Another day. Another poll released documenting the presidential preferences of the citizens from one of the members of my Swing State Symphony.
I find such joy in the little nooks and crannies of life.
Today’s results from a question-and-answer session done over the phone and Internet takes us to Pennsylvania. Public Policy Polling (PPP) released a survey (1,106 registered voters, margin of error 3 percentage points, results here) that showed that between a hypothetical two-person presidential race between Hillary Clinton (Democratic Party) and Donald Trump (Republican Party), the two contestants finish in a 44%-44% tie.*
At this point, I would go into the demographic breakdown of the poll’s results and tease out why Clinton and Trump won the amount of vote that they did. However, the authors of this PPP report about this June Pennsylvania survey explain as well as anyone can when they write…
…Republicans are more unified around Trump (79/8) than Democrats arearound Clinton (75/15). That dynamic is what’s making the state competitive.
The numbers in the parenthesis indicate that 79% of GOP respondents in the PPP poll would vote for Trump while 8% would cross party lines to vote for Clinton. While three-quarters of voters (75%) who identify as members of the Democratic Party would cast their ballot in support of their party’s nominee, 15% of the Democratic respondents say they would vote for Trump.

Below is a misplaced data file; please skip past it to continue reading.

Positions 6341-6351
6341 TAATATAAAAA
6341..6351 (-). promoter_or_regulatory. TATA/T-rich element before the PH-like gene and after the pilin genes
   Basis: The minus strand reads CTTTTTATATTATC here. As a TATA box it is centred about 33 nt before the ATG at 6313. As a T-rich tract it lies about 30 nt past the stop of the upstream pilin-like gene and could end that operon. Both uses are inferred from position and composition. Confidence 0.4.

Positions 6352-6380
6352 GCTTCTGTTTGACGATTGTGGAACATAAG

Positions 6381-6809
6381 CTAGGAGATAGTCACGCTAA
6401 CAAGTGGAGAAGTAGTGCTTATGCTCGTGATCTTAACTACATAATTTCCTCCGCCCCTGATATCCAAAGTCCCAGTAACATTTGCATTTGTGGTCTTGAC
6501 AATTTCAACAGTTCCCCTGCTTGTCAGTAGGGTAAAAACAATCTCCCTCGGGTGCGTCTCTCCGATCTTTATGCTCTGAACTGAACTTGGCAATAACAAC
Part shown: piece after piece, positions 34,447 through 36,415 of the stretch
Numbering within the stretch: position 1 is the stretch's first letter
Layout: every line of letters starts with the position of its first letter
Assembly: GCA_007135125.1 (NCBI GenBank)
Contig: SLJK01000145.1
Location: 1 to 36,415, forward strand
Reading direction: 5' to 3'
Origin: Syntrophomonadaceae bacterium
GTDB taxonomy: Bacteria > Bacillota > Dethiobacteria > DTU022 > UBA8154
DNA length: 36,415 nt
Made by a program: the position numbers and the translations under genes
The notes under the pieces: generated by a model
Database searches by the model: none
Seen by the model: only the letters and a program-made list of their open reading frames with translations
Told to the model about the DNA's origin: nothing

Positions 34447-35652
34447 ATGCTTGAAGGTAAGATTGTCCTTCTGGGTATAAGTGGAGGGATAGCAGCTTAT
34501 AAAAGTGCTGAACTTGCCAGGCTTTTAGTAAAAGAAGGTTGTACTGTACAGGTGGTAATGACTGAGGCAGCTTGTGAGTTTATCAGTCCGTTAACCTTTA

People were interviewed for this survey before Clinton became the presumptive presidential nominee for the Democratic Party. That designation happened on June 6 when the Associated Press announced that Clinton had won more than enough delegates to cinch the nomination at the party’s convention in Philadelphia. It will interesting to note if Clinton receives a bump in polls among her fellow party-goers now that she has the word “presumptive” attached to her name. But that’s for another (and future) date.
Another item of note is the gender gap. This is the difference between Clinton’s lead among female voters and Trump’s lead among male voters. The gender gap has been invoked in articles (see here and here and here) saying how it could be Trump’s downfall as he tries to win the White House. The narrative goes that Clinton’s lead among women voters will be greater than Trump’s lead among men voters. Since there are more women in the United States…well, that there spells trouble for Trump with a capital “T”.
However, this latest PPP poll from Pennsylvania has an interesting tidbit. Men support Trump by a margin of 55%-33%, which is a lead of 22 percentage points. Pennsylvania women, sayeth PPP, support Clinton by a margin of 54%-34%, which is a lead of 20 percentage points. Calculating the gender gap as the difference of Clinton’s lead among women (20) and Trump’s lead among men (22) gives a value of -2 (20 – 22 = -2). A negative value in this instance means that the gender gap is a liability for Clinton as Trump’s lead among men overcomes Clinton’s lead among women (hence the overall tie at 44%-44%) even with the fact that more women (53%) were respondents than men (47%)**.